There were no takers for two large parcels of land up for grabs in Hidden Valley and Logan.
The two parcels had been put out to tender by the Yukon government with the bid opening held May 13. Another three lots put out to tender did see interest, each coming in over the minimum upset price.
This is the first time land has been put up for sale under a new territorial pilot project.
Director of the Yukon’s land management branch, Colin McDowell, said that with no bids in for the 0.3 hectare parcel in Logan at 6 Finch Cres. the land will be sold over the counter at the minimum price of $911,000.
The 5.02 ha site in Hidden Valley at 45 Couch Rd. will go back to to the Department of Community Services so the territory and city can work on a subdivision process.
The minimum price for that piece of land had been set at $1.029 million.
There could be up to five country residential lots from the Hidden Valley site. It’s anticipated those lots will become available through a lottery system later in the summer, McDowell said.
“There’s a lot of pressure to get land out,” he said.
The land on Finch Crescent could also eventually be subdivided. It could yield up to four Restricted Residential properties.
The site will be made available over the counter for at least the next two weeks first to see if there is interest in the land, McDowell said.
Though there were no bids on the parcels of land, three lots that were up for grabs drew three separate bids. With just one bid per lot, each bidder could get the lot of their choice provided they meet all the required criteria.
One bidder has already backed out.
“After numerous discussions today with both the City and YG we have decided to turn the lot back in as the estimates for the services and the unknown, in my opinion, are too much of a risk,” Wayne Cousins said in a May 14 email.
“I am aware that the lot was sold ‘as is where is’ but after a deeper understanding of the costs associated with bringing the lot to code I feel it outweighed the benefits.”
Despite what could be perceived as minimal interest, in a May 14 interview McDowell said overall officials were pleased with the new process, which came in response to private sector requests to play more of a role in land development.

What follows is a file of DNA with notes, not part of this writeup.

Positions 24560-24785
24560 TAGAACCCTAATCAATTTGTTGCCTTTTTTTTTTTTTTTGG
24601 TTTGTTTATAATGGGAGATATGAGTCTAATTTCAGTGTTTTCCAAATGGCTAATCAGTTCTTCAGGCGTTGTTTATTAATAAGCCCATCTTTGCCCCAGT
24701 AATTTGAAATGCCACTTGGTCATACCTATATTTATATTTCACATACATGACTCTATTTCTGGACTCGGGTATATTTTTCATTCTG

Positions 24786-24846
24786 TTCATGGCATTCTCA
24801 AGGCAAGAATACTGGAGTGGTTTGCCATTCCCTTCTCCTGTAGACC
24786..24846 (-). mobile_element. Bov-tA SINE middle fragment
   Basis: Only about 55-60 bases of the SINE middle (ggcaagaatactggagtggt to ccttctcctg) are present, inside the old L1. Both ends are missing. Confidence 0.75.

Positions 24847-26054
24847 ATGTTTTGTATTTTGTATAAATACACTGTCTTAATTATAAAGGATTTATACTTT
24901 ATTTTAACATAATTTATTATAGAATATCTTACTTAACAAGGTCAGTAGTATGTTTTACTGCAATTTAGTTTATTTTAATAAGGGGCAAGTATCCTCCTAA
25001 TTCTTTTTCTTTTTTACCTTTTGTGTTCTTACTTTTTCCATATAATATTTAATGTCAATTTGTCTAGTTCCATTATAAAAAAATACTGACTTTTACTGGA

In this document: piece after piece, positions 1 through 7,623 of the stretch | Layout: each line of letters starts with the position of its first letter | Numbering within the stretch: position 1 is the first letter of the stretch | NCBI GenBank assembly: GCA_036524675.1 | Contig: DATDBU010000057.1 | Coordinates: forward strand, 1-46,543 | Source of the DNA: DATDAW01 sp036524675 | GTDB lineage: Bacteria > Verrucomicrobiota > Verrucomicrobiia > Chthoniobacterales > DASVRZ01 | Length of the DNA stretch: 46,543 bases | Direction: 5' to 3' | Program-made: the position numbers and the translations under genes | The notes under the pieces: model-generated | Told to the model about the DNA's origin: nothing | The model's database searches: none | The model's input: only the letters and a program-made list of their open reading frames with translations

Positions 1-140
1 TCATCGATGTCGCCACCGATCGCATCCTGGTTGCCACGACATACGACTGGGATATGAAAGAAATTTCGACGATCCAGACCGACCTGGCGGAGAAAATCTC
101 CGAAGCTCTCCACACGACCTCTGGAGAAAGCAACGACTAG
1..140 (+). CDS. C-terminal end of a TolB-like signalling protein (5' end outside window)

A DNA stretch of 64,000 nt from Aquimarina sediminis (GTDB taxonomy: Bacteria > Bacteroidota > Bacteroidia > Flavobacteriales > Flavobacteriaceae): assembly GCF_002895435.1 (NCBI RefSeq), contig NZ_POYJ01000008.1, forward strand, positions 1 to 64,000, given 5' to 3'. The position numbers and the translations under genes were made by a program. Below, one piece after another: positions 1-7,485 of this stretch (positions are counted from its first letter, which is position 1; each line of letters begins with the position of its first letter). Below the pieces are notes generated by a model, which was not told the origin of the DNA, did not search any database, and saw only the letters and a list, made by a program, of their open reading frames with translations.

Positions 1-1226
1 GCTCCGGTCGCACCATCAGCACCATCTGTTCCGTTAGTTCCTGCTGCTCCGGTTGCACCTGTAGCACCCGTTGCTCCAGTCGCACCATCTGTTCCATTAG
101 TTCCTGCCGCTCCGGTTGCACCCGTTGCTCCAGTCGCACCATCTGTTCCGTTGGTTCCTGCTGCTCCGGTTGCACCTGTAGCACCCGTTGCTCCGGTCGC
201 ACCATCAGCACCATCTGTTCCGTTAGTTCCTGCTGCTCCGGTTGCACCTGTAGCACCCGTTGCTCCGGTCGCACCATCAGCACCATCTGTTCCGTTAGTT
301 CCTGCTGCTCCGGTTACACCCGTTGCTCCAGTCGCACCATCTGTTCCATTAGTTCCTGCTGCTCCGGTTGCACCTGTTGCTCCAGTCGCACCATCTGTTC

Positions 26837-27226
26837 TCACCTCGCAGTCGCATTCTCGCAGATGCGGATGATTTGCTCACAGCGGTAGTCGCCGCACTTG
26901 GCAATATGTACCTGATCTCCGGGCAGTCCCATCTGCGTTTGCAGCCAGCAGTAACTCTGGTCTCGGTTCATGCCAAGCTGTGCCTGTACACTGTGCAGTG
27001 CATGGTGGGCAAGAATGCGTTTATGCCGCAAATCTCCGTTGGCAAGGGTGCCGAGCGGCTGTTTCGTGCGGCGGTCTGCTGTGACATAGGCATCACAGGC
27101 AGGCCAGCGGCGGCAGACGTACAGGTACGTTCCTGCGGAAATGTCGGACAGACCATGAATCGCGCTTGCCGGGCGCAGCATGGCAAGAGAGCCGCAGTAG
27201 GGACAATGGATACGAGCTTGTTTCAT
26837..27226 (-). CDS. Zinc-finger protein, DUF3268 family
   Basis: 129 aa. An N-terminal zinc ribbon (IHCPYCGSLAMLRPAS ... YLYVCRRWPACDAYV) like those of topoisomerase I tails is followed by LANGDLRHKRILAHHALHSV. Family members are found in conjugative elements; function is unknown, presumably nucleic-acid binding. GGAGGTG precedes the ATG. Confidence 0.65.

McDowell said the response may be a reflection of it being a new process.
Under this new pilot project developers are required to put in the utility services along with pursuing subdivision of any sites if they are developing multiple lots.
The process has been criticized by some as inflating the cost of land and homes, but McDowell described it as trusting the market. He pointed out any bidder will only put in a price up to a maximum of what they believe the value of the land is.
He was the first to have his bid of $227,869 opened for the 0.158 ha lot at 42 – 14th Ave. in Porter Creek. The minimum upset price was set at $227,000.
He said coming up with the bid price was a bit of “random guess work”, assuming there would be multiple bidders and that the minimum bid was set at fair market value. Cousins said he opted to keep his bid as close as possible to the minimum price.
The process would impact how land is developed and the price of any homes built.
“If the land owner uses most of the money to buy the land, they won’t have much left to develop a suitable property,” he said. “Alternatively it will inflate the selling price of the development and push retail pricing ever further.”
Meanwhile, bids on the other two tendered sites came from numbered companies.
34353 Yukon Inc. submitted a bid of $302,000 for the 0.248 ha property at 67 Wann Rd., which has an easement attached to it on the east side. The minimum price had been set at $249,000.
535683 Yukon Inc. came in with a bid of $272,000 for the 0.116 lot at 119 Wilson Dr. in Granger. The minimum upset price was $249,000.
Developers will be responsible for putting in services to the properties with three year building requirements attached to each.
McDowell explained the territory has heard interest in having the private sector more involved in land development so this came about as a pilot project to explore the interest and capacity of the private sector, McDowell said.
Community Services officials said in a previous statement: “The Yukon government hired a licensed third-party appraiser who determined the market value of the land. The price of the land reflects the non-serviced market value, which otherwise would be higher to include the cost for YG to provide the services.”
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